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Cocobolo wood has oil in the fibers which rises to the surface after sanding or what ever. The will then be fine and will even glossy up. I sanded a set of grips with 1500 grit , let them cure for a few days and hand buffed them with rag, and they are like glass, and the grain is bright, contrasted and colorful.
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Old 06-12-2003, 08:13 AM
dodah dodah is offline
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I took my Cocobolo's and stained them in black. When they dried they turned a beautiful dark, dark, black cherry.
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Old 06-12-2003, 08:50 AM
Bobster Bobster is offline
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Dodah, that's sounds great. I do like dark wood. I wanted ebony grips, but it seems they come in black and brown stripes as is most ebony. The staining sounds cool. I have dark mahogany (old) on my S&W police magnum and it is a stunning combo.

Other ideas?
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Old 06-12-2003, 09:44 AM
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If you're interested, I have gaboon ebony which is considered the blackest variety. You have to look extremely close and have a good imagination to see anything other than solid black. Don't mind hand-selecting as black a cut as possible for a set, just let me know.
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Old 06-12-2003, 10:52 AM
Bobster Bobster is offline
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Thanks Scott, I'm on the way to your site
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  #14  
Old 06-13-2003, 03:56 PM
duncan duncan is offline
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Quote:
Originally posted by gigi*riva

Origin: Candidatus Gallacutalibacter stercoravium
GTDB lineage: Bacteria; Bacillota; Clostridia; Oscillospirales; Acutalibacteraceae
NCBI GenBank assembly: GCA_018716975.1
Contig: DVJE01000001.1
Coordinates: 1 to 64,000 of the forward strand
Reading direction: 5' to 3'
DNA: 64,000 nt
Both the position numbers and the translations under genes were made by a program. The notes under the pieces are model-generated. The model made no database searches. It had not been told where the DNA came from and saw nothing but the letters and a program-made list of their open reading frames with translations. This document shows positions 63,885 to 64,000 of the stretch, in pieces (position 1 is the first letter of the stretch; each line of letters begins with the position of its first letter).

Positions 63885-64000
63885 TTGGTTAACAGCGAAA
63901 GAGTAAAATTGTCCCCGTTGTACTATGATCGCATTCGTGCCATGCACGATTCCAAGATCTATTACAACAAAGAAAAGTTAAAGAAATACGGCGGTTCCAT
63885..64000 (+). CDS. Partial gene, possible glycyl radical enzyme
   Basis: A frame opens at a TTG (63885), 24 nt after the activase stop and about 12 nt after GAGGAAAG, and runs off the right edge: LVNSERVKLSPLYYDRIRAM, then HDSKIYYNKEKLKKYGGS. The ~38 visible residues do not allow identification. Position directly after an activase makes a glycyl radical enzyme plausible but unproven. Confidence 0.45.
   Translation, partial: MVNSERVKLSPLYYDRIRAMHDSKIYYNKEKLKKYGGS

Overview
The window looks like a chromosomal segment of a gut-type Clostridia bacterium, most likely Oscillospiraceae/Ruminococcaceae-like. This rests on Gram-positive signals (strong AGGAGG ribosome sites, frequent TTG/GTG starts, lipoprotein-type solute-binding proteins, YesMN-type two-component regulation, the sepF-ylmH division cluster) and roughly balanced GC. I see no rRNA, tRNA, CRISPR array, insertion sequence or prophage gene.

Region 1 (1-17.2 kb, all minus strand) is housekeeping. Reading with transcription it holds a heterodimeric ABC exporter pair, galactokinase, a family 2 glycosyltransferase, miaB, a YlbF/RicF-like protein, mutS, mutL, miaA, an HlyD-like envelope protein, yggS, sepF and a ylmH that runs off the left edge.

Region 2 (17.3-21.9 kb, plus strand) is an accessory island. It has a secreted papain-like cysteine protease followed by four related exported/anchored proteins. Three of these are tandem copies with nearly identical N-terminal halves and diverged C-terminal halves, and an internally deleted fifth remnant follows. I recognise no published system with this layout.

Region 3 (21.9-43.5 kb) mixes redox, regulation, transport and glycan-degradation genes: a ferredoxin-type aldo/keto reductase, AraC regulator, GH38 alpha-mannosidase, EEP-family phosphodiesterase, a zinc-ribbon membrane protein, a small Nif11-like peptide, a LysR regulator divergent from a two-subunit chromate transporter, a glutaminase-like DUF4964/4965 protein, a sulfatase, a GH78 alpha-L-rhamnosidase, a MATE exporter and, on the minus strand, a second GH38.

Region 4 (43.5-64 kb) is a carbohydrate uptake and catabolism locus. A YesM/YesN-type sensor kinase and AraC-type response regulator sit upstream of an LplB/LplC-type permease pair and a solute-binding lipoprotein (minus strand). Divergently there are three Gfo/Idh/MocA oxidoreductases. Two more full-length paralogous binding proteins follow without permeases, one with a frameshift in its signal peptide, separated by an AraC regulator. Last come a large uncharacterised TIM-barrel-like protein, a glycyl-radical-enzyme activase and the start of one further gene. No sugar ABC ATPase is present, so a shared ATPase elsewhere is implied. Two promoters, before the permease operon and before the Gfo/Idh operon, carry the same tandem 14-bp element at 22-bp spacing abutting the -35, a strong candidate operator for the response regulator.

Have you tried staining them? Minwax makes a "dark walnut" or "colonial walnut" or somesuch that is quite dark. There are so many makes and colors for stain these days I can't imagine you NOT finding a suitable color...
stain them

or the polyurethene spray also darkened up some tulipwood grips just nice for me!
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  #15  
Old 06-13-2003, 09:14 PM
M1991A1 M1991A1 is offline
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I stained them last week with minwax dark walnut. They turned out great and the next day I got some satin poly(something or other) and sealed them. I'm still waiting for the back side to dry, but so far they look real good. Thanks for the advice guys.
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  #16  
Old 06-09-2011, 03:43 PM
Pochos Pochos is offline
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How to darken Kimber Custom Raptor II grips

Gents,
I just received my new Raptor Custom II what a beauty !
I would like to darken the grips but I am wondering if they are sealed from the factory..and this will cause the stain to become less effective. My predicament is that the Raptor Grips have an unique pattern not easy to find aftermarket.
Thank you for your comments.
[email protected]
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  #17  
Old 06-09-2011, 07:47 PM
Jason D Jason D is offline
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I like Tru-oil for things, but you have to be careful when applying it to things that are checkered. If you just wipe it on and let it dry. You will get a grip that has a sheen to it that while nice on some things looks poorly on something checkered. The use of a tooth brush on checkering gets a nicer finish.

I did a pair of K-frame service grips that look great after using the tooth brush.
The checkering is nice and matte, while the smooth part of the grips has a decent sheen to it.

I also re finished a pair of smooth K-frame target grips.
Three of four applications of Tru-oil, with buffing in between.